I have not forgotten the warmth of my dad reading that story. I have children and I’ve learned how to be loving and supportive and how to be there for my son when he was traumatized during his HS years. Three of his best friends who were related were murdered. He is dealing with this slowly and what has not been helpful from supposed friends is telling him that it’s been five years…he should be over it. Please don’t say things like that. We heal differently and not on your time schedule. I have recently taken a leave of absence from my social work job as the constant work with abused women and children was starting to be detrimental to my mental and physical health. I am dealing with anxiety and depression and other PTSD symptoms. My new job and a supportive husband allows me the time to concentrate on being the best mom I can for my children. I found helpful information on the Net and books and also found Gift from Within. I heard Dr. Ochberg’s tapes and for the first time I realize the ending of my story is hopeful. Likewise for my son. PTSD doesn’t have to be a permanent condition. That knowledge is what helps the most.”
“While going through a lesbian battering relationship, my friends did not understand the dynamics or seriousness of the situation. Whenever I talked about what was going on, they tried to convince me of the positive attributes of my partner. They avoided talking about the obvious bruises even though they were aware of previous victims. It was especially difficult as this was my first lesbian relationship and I felt pressure to make it work as my family did not readily accept my coming out. It would have been helpful to have had a friend say “The abuse is not your fault. It is wrong.” Or have a friend ask me “What can I do to help you?” It may have been helpful for my friends to educate themselves on the dynamics of abuse and ways to support someone who is being abused, particularly in a same sex relationship. I went to couples counseling with my batterer and found it helpful that the therapist focused the responsibility for the abuse exclusively on my partner which gave me validation. I am an artist and if you look at a piece of artwork I created called The DOOR you may understand how other battered women feel.” – Stacie.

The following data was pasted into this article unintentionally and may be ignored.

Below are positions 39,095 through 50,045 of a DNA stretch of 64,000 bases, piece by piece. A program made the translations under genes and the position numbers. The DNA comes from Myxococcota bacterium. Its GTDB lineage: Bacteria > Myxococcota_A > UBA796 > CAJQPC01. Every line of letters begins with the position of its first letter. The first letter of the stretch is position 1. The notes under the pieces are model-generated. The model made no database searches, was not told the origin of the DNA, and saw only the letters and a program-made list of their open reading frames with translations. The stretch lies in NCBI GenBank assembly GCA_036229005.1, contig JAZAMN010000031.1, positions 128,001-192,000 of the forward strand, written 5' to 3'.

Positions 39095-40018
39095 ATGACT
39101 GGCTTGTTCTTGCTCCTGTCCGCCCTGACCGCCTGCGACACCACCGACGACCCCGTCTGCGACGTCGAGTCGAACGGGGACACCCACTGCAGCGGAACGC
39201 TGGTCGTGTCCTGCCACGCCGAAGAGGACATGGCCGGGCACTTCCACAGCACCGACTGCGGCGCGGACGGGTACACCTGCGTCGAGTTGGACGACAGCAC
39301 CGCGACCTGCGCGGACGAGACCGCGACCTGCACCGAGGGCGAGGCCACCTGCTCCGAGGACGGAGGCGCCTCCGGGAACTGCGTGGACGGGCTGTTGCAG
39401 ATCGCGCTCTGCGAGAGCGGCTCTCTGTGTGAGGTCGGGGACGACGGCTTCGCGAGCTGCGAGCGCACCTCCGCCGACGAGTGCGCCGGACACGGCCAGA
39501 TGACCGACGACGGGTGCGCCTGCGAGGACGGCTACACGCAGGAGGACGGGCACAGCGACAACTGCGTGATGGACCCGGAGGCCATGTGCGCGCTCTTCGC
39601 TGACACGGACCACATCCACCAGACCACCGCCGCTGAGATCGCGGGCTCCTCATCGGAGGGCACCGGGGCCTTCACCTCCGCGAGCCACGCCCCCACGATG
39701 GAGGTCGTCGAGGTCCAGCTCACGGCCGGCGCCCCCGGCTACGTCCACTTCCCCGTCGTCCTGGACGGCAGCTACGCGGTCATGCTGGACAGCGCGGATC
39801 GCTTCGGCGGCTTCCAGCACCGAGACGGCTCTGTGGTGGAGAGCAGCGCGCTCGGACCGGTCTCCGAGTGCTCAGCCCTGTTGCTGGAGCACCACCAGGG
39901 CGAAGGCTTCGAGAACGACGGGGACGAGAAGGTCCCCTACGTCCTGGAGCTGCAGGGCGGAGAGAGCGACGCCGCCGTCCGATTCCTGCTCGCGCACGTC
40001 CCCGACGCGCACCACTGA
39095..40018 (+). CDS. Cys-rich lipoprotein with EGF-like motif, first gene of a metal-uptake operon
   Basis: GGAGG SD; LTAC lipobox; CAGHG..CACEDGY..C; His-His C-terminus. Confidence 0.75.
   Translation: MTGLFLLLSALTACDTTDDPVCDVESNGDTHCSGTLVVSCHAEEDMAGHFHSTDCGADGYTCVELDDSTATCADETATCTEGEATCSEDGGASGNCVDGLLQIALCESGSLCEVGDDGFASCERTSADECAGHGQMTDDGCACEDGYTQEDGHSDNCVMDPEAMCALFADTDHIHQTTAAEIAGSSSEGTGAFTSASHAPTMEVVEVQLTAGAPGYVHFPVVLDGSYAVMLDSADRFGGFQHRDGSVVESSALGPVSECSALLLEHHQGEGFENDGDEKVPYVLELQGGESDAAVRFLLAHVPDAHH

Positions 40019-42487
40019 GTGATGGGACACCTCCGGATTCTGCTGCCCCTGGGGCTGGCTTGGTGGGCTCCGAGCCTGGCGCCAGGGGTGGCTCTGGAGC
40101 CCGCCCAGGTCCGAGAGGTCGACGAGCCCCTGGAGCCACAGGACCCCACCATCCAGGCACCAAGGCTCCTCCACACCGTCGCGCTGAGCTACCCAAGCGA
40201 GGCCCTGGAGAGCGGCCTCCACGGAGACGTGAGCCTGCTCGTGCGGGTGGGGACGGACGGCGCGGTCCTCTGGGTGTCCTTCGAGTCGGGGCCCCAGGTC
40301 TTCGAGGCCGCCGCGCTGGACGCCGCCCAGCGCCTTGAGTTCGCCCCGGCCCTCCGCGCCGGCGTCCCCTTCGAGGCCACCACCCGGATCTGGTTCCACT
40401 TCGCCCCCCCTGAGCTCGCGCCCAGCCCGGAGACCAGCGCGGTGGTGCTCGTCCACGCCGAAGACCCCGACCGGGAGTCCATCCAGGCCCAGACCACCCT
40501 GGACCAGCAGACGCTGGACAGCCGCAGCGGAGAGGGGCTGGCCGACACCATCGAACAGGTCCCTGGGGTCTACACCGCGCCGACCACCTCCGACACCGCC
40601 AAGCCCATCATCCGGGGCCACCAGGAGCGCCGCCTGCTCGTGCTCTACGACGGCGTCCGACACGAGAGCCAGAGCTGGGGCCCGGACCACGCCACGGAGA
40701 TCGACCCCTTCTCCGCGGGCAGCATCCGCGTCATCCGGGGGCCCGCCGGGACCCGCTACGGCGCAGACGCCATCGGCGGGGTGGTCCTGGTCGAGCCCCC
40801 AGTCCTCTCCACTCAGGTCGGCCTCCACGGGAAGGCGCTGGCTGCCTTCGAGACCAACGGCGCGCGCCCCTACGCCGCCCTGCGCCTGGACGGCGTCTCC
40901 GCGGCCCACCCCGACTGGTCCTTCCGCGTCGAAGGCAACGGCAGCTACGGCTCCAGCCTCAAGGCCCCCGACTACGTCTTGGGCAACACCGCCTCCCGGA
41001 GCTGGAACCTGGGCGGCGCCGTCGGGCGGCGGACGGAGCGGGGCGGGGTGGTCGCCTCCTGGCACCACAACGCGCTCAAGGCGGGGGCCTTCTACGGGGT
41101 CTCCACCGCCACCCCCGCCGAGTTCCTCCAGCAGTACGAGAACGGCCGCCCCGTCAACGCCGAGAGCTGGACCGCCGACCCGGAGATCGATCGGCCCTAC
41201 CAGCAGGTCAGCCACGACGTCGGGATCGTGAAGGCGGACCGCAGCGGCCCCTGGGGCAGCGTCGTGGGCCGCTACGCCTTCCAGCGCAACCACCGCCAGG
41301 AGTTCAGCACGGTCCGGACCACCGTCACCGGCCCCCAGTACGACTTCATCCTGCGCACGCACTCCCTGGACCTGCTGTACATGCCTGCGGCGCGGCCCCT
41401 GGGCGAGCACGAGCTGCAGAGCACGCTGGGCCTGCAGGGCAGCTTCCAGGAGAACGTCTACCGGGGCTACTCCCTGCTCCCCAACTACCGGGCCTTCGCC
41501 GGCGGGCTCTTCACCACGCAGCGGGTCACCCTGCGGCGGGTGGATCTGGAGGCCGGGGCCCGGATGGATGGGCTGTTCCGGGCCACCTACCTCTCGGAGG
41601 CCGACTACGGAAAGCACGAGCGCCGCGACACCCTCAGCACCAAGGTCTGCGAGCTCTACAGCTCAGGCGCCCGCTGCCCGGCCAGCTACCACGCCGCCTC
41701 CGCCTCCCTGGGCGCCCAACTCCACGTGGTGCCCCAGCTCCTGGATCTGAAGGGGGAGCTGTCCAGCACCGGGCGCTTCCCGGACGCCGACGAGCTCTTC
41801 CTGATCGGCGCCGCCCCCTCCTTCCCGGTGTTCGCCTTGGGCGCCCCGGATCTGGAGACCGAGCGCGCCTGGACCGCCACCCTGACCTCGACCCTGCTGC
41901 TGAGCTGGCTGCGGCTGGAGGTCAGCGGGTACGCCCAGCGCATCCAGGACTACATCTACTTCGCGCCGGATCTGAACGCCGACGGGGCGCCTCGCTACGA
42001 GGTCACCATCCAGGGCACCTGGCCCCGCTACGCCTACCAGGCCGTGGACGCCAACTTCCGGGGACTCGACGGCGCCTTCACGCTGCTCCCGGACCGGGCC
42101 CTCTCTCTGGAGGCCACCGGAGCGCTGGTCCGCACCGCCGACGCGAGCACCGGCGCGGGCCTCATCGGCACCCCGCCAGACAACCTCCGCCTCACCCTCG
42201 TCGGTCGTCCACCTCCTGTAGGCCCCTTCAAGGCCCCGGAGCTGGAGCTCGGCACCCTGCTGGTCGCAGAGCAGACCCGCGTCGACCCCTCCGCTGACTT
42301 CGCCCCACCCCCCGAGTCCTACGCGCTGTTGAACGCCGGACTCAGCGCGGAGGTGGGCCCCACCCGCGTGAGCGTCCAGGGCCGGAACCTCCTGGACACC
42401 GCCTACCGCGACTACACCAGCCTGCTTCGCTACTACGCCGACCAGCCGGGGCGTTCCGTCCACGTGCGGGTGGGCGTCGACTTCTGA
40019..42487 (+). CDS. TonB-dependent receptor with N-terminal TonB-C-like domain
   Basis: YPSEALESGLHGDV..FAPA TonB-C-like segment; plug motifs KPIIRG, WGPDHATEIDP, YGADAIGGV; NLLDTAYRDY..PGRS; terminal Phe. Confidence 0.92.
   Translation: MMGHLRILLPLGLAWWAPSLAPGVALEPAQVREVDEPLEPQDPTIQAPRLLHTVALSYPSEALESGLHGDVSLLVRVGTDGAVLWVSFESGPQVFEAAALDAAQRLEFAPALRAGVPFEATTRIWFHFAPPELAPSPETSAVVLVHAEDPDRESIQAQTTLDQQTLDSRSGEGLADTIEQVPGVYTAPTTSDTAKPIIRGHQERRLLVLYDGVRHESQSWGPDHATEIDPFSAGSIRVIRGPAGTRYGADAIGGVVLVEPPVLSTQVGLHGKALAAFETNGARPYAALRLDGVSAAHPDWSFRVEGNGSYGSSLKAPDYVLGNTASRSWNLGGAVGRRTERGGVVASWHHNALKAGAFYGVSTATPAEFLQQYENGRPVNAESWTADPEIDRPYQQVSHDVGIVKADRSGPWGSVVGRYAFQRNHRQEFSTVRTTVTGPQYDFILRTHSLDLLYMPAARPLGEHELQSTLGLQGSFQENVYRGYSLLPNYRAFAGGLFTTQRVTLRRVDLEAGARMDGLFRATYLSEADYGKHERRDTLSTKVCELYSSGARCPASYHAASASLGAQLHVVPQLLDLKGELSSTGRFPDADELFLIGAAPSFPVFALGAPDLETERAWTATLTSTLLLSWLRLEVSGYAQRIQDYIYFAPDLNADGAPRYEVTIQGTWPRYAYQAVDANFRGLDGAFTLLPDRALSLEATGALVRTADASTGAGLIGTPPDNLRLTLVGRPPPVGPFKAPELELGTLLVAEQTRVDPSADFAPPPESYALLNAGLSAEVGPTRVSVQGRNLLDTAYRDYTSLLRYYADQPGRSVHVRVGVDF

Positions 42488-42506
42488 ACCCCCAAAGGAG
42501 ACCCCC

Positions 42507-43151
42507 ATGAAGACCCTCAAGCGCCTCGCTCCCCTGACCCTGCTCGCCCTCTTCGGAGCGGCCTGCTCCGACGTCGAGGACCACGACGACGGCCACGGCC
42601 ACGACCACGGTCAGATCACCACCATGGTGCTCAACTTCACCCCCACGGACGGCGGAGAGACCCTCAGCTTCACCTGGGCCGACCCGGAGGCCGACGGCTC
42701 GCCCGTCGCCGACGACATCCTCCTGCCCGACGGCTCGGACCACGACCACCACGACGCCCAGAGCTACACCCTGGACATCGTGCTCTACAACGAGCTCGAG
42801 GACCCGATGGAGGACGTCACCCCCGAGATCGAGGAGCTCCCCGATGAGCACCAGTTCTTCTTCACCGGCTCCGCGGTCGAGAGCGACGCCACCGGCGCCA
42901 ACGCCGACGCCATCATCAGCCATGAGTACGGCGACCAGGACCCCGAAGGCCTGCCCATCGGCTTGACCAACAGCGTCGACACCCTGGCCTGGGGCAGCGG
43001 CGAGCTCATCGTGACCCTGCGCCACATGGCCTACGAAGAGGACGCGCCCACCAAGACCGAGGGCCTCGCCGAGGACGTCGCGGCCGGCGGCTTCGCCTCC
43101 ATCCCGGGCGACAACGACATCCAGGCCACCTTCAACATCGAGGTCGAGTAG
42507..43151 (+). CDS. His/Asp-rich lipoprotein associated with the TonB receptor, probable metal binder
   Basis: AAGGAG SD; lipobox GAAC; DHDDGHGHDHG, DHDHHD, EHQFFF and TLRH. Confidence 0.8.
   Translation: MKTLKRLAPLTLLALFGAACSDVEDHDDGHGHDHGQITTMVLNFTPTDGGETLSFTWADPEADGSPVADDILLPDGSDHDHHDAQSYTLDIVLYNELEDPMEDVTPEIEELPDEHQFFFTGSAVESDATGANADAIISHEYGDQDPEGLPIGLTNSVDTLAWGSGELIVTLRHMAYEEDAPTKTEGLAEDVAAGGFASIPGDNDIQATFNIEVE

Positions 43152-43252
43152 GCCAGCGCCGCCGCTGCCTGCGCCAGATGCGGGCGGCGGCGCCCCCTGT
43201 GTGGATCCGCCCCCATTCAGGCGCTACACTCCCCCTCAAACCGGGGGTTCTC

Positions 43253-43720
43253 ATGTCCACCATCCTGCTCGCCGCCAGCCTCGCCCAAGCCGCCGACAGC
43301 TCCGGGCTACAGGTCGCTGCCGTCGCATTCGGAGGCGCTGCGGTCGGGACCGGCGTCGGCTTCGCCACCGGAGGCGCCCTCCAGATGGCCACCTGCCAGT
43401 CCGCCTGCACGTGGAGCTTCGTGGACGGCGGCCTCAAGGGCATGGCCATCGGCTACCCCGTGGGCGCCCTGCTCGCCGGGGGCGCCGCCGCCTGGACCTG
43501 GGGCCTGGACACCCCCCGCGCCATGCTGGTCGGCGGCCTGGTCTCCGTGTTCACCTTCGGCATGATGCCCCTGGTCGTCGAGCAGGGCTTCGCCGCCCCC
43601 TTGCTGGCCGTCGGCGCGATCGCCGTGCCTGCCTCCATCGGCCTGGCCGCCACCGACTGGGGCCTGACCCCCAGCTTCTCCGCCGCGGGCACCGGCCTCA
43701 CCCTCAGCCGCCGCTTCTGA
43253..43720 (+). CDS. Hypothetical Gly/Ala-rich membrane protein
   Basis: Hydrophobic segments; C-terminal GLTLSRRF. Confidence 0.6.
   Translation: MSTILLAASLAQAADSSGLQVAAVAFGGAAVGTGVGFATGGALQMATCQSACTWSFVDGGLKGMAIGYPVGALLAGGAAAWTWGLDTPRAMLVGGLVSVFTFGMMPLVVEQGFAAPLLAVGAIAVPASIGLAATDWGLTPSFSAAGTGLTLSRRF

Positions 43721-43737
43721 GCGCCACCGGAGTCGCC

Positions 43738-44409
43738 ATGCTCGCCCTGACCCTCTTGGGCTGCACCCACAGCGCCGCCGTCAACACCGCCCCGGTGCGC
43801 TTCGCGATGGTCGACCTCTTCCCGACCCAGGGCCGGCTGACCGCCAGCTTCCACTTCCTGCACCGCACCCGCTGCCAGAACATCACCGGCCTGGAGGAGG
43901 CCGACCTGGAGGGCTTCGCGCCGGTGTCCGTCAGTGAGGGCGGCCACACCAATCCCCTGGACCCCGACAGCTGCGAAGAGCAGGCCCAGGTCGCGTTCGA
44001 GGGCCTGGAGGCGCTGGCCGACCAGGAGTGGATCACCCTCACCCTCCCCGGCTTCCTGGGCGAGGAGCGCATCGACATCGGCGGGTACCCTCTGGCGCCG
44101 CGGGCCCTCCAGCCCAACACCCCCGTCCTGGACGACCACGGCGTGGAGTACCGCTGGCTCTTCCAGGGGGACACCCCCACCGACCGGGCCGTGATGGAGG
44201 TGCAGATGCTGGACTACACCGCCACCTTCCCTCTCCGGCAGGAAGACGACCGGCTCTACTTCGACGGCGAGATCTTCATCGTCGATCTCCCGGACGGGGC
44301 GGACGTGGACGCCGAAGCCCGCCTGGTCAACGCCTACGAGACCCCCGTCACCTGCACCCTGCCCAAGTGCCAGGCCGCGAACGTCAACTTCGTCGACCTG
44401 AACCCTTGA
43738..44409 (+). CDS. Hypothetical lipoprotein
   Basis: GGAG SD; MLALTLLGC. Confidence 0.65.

“My childhood was pretty messed up. I lived in what is commonly referred to as a dysfunctional family. My mom neglected her children and her husband. As a result my father withdrew from his children and was unable to deal with his own pain. My mom had affairs and so life was chaotic and difficult. My father tried to commit suicide under a tree in our yard and I found him. That was quite traumatic for me. I was never quite the same. I closed myself off from people. When I was in Junior High a classmate asked me why I was so quiet. I didn’t quite know how to respond so I told her that I “think a lot.” She mentioned she had an aunt like that and she went crazy. That remark affected me deeply. I thought she was probably right. I was very serious, and came up with play fantasies involving self-sacrifice. This should have alerted the adults in my life that I had no self-worth. I had ideas also way beyond my years and this gave the adults around me the impression that I was quite odd. They voiced their puzzlement to me and did not respond with the extra care and compassion I needed from them.